Amy Sara Clark writes about politics and education. A Columbia Journalism School graduate, she's worked at CBS News, The Journal News, The Jersey Journal, Mom365, JTA and Prospect Heights Patch. She comes to journalism from academia where she earned a master's degree in European History with a focus on Vichy France.
When Tyler Gregory was a teenager, he, like a lot of Jewish teenagers in the Reform movement, went to Israel for a month with the movement’s youth group, NFTY.
He came home changed.
“That was a transformative experience in my relationship with Judaism,” he said. He now saw Judaism as more than going to synagogue. It was something “vibrant and alive and very modern.” It was through NFTY, he said, “that I developed this concept … that we’re not just a religion but that we’re also a people. To me Israel is what best represents that, and I’ve made it a major part of my life ever since.”
Graduating from University of California Davis in 2009 with degrees in economics and political science, Gregory went to work for AIPAC, the pro-Israel lobby, in San Francisco, first as a fundraising campaign assistant, then as deputy political director for the Pacific Northwest region.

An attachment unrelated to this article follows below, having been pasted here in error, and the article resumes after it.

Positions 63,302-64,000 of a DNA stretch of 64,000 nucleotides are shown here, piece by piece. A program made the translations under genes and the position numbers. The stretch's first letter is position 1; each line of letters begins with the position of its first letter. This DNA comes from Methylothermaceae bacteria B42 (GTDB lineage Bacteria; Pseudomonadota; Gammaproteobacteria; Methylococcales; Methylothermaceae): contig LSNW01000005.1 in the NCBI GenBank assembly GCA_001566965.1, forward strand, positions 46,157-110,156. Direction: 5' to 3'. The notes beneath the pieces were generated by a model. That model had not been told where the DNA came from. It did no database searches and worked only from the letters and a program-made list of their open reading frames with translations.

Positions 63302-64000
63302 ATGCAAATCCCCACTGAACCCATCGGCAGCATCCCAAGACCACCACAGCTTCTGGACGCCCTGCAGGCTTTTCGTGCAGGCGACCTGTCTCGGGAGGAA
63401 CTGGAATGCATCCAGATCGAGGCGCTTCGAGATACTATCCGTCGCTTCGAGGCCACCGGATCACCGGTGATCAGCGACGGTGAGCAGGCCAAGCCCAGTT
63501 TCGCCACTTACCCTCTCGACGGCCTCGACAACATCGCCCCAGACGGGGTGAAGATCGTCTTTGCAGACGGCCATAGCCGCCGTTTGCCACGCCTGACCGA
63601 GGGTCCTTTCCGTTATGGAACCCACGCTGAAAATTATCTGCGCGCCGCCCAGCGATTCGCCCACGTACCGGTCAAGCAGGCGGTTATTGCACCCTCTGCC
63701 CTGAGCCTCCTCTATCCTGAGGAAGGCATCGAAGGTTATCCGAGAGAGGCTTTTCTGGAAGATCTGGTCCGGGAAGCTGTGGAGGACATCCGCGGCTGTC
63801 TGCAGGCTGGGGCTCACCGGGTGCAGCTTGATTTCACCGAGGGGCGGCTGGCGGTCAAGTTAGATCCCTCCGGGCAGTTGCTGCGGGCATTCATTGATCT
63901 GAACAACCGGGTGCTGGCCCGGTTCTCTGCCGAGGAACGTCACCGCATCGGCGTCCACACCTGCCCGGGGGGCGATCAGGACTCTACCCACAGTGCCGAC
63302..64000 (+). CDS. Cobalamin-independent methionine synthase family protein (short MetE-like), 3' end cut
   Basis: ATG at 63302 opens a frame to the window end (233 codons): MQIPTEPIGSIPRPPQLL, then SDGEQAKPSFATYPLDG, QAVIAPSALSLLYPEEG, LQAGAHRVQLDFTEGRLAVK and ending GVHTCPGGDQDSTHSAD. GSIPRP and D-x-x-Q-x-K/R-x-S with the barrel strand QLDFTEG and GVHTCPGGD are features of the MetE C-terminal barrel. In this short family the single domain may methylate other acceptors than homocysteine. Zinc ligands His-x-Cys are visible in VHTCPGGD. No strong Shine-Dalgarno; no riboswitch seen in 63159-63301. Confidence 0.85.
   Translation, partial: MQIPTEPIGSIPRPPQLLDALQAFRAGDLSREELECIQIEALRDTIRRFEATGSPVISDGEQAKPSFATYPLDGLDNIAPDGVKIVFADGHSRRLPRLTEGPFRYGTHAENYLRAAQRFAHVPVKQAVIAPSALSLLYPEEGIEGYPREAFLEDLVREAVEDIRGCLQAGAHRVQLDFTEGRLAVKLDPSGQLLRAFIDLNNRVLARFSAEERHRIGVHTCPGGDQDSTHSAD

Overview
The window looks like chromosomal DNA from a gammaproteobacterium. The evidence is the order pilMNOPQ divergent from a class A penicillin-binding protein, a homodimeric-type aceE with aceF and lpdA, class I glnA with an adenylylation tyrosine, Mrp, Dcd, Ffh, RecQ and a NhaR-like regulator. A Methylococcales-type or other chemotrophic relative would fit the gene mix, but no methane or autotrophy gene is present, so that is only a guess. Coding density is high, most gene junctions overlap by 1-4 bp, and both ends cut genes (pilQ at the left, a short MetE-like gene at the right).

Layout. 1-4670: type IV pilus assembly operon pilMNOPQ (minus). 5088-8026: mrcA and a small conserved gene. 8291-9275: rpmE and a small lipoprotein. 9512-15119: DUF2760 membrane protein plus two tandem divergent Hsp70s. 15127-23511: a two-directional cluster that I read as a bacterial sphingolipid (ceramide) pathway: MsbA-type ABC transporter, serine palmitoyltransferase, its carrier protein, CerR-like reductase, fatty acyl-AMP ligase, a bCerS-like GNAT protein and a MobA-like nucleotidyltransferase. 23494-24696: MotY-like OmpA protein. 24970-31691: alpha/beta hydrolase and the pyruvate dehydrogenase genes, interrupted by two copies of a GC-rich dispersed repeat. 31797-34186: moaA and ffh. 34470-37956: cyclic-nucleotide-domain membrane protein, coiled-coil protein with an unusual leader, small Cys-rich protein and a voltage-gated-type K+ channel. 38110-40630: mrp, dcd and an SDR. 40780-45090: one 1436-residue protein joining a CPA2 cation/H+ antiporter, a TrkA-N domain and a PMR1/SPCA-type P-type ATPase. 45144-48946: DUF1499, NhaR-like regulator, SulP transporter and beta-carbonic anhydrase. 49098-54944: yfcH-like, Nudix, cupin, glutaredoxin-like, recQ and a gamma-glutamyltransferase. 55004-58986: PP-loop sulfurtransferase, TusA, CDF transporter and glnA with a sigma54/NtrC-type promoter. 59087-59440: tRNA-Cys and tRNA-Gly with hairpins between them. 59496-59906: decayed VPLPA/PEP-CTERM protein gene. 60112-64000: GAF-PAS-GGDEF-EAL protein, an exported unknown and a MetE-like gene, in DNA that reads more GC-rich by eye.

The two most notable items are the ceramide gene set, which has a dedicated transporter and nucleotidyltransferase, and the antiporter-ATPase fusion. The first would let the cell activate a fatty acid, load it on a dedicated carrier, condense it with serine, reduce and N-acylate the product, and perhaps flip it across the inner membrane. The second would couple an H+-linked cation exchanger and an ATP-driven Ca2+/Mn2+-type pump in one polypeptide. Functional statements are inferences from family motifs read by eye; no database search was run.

Then, while on an LGBTQ Jewish leadership development program run by the San Francisco Jewish Federation, he met Arthur Slepian, founder of A Wider Bridge, an LGBTQ organization that fights for equality for LGBTQ people in Israel and equality for Israel in LGBTQ communities.
“Inspired by his work and his mission,” he said, “I left AIPAC to pursue the other passion that I have, which is LGBTQ rights. I love this work because I get to combine a love for Israel with a love for the LGBTQ community.”
This June, Gregory is set to marry his fiancé, Nithan Narendra, who is South Indian.
He sees the marriage as a way of “coming full circle” — the ceremony combining his LGBTQ identity with his Jewish communal roots.
“It took me three Reform rabbis to find one that would marry us — not because we were a same-sex couple, but because we were an interfaith couple,” he said.
While Gregory had a “strong enough Jewish identity” that he was able to push past the first two rejections, he worries that others might give up.
“What worries me, and this is my message to the Reform movement or to liberal Judaism [interested in] engaging millennials in the next generation: This community is changing whether you want it to or not, and unless you find ways to adapt, there won’t be a community.”
Songstar: While in college, Gregory spent two summers leading singing and prayer services at Camp Mountain Chai in Southern California.